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10 reasons to hug your accompanist today

Robert Rowat

Soprano Victoria de los Angeles once said, "It's always really difficult to find someone who has the qualities to be a great accompanist," and we couldn't agree more. It's time to give the accompanists in our lives a little love.

Accompanists: those hard-working pianists who rehearse, coach and perform alongside singers and instrumentalists. Talented and reliable with nerves of steel, they're a cornerstone of the classical music industry, yet they avoid the spotlight. They're quick studies with vast repertoire at their fingertips, but sometimes they don't get the attention they deserve.

When things go as they should, accompanists are equal partners in musical collaboration, sharing fully in the artistry and acclaim.

That's not always the case, though.

We talked to some of Canada's best collaborative pianists — the A word is outdated — about their profession. It turns out they were eager to share (vent?), so we put together a list.

While you're reading, listen to CBC Music's classical serenity stream

1. They play 10 times as many notes as you

Sure, your sonata is hard to play, but look what the pianist has to do. 

Pianists often play more notes than the solo performer.

2. They walk onstage several paces behind you

Of course it's long-established concert protocol, but if people can clap between movements, maybe it's time for the accompanist to walk onstage first for a change.

While the accompanist contributes an equal amount to the music, the soloist often steals the spotlight.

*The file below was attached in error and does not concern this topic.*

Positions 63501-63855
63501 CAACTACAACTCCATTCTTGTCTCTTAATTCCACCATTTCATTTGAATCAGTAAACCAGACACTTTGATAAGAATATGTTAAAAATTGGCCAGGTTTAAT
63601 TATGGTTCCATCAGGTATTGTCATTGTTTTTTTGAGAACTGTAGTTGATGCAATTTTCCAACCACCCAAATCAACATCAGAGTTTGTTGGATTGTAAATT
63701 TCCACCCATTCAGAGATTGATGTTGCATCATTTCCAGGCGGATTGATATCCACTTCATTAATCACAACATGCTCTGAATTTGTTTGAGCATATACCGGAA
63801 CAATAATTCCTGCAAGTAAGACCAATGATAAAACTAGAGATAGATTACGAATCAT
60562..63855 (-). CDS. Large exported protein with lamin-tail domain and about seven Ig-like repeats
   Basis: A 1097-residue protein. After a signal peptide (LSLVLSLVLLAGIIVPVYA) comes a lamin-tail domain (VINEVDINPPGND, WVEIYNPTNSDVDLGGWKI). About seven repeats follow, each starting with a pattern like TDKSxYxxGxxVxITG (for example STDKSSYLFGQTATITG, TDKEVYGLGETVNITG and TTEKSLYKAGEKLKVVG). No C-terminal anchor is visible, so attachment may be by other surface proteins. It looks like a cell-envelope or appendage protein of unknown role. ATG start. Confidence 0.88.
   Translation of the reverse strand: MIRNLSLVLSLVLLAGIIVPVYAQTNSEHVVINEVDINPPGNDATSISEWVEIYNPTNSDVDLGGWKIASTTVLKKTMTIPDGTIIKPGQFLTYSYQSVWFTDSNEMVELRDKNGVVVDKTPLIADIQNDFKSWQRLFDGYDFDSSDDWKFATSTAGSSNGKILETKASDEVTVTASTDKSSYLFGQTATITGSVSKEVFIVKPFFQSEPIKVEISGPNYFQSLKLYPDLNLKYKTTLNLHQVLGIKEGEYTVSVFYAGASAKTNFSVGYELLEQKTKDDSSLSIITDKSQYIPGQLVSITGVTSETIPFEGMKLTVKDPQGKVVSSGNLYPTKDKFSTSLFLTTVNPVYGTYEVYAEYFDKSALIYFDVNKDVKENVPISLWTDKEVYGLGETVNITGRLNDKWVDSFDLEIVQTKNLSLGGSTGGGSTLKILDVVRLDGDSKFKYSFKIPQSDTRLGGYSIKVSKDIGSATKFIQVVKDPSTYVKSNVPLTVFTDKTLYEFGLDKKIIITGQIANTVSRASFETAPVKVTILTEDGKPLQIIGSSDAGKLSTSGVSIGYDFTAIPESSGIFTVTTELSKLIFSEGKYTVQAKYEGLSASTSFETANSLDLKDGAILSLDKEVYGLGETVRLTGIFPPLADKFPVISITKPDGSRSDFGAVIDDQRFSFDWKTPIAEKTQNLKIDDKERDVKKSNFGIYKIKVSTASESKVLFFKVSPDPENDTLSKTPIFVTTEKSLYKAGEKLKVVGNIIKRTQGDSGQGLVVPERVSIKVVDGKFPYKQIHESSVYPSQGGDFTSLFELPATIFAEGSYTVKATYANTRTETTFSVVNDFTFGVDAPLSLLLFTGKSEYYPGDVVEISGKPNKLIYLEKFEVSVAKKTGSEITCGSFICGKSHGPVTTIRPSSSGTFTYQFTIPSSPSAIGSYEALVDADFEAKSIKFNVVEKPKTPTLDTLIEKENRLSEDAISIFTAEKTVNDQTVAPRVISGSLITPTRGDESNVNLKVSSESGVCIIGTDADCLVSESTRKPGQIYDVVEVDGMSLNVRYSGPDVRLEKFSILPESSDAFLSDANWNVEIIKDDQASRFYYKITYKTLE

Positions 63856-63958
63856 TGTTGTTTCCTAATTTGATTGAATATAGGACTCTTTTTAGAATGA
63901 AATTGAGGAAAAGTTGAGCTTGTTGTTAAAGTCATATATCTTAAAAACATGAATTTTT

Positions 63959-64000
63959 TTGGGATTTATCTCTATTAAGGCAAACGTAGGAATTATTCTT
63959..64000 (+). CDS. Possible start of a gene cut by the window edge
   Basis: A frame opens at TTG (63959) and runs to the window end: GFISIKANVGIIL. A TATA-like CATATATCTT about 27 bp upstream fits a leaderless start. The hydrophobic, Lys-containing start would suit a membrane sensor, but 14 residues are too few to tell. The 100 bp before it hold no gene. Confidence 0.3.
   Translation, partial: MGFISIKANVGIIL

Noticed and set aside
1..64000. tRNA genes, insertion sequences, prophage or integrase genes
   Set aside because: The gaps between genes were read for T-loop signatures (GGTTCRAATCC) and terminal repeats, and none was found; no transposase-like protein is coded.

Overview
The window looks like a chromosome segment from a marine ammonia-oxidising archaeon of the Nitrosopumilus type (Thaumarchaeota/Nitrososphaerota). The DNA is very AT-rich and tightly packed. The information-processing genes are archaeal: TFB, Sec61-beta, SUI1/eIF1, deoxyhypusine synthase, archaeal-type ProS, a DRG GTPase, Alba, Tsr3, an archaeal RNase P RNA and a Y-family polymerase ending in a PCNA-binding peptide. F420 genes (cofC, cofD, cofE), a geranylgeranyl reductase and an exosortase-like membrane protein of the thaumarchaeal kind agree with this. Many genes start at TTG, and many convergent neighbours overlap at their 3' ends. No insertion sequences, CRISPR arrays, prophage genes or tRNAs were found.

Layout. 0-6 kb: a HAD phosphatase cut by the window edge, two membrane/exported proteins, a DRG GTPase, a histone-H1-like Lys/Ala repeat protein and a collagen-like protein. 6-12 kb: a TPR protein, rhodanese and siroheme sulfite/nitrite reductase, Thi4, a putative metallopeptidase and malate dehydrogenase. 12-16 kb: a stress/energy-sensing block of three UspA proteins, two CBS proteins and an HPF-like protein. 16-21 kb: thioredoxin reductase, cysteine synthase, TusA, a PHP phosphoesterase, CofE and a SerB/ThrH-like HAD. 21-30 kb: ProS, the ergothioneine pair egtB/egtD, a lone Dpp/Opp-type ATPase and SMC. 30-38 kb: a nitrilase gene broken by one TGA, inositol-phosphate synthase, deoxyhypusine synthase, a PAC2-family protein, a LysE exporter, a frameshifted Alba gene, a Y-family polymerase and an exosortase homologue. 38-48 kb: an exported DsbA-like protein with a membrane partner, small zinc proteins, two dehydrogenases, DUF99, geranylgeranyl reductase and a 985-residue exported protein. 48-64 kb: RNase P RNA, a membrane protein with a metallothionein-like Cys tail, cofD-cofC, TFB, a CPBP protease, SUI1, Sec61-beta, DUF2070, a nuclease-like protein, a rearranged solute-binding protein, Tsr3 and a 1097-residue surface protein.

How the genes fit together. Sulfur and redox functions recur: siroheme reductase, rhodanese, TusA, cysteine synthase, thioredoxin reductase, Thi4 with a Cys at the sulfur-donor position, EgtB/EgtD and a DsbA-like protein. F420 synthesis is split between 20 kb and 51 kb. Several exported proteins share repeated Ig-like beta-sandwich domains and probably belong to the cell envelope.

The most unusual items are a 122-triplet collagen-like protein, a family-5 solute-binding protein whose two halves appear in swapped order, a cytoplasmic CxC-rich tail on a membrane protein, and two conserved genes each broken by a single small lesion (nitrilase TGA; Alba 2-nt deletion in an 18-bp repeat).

3. They know your Starbucks order and your dietary restrictions by heart

Because it’s impossible to get through your dress rehearsal without a venti, sugar-free, nonfat, vanilla soy, double shot, decaf, no foam, extra hot, peppermint white chocolate mocha with extra syrup and a gluten-free muffin.

Accompanists can end up helping the soloist in many ways outside of just the music.

4. They do up your dress

"Enough with all the gluten-free muffins!"

Accompanists are the best line of moral support.

5. They cue your entrances if you get lost

You get distracted by a latecomer, you get carried away in the emotion of the music, you forget to count. It happens. Your accompanist is there with a subtle sniff, a few whispered words, and boom! you come in on time.

No matter what happens, your accompanist has your back.

6. They're your security guard when you're carrying around a $7 million violin

Who's your backstage ninja while you're busy signing CDs after your concert? Your accompanist, that's who.

Guarding your gear is just one of the long list of things your accompanist will do for you.

7. They're excellent navigators during long concert tours

Exit numbers, road signs, detours, one-way streets. So. Hard.

Turns out that accompanists are probably as good at navigating roads as they are pieces of music.

8. They can help you make a quick exit from the post-concert reception

"No, really, we'd love to talk to you about performing at your daughter's sweet 16 party, but right now we've got a flight to catch."

Accompanists would probably be a good wingman, too.

9. They know all the best restaurants

You: "That concert made me so hungry, but where are we going to find something decent to eat at this hour?"

Your accompanist: "Um, we have a reservation for three at 11:30 at the best table in town."

You: "Oh, you think of everything! Wait, a reservation for three?"

Your accompanist: "Ryan Gosling is here shooting a film, and he's joining us."

Your accompanist has probably already researched the wine menu, too.

10. They are your confidante and will take your freaky pre-concert habits to the grave

Nobody needs to know why you always bring a vibrator to your dressing room.

Your accompanist will make sure that what happens at the concert, stays at the concert.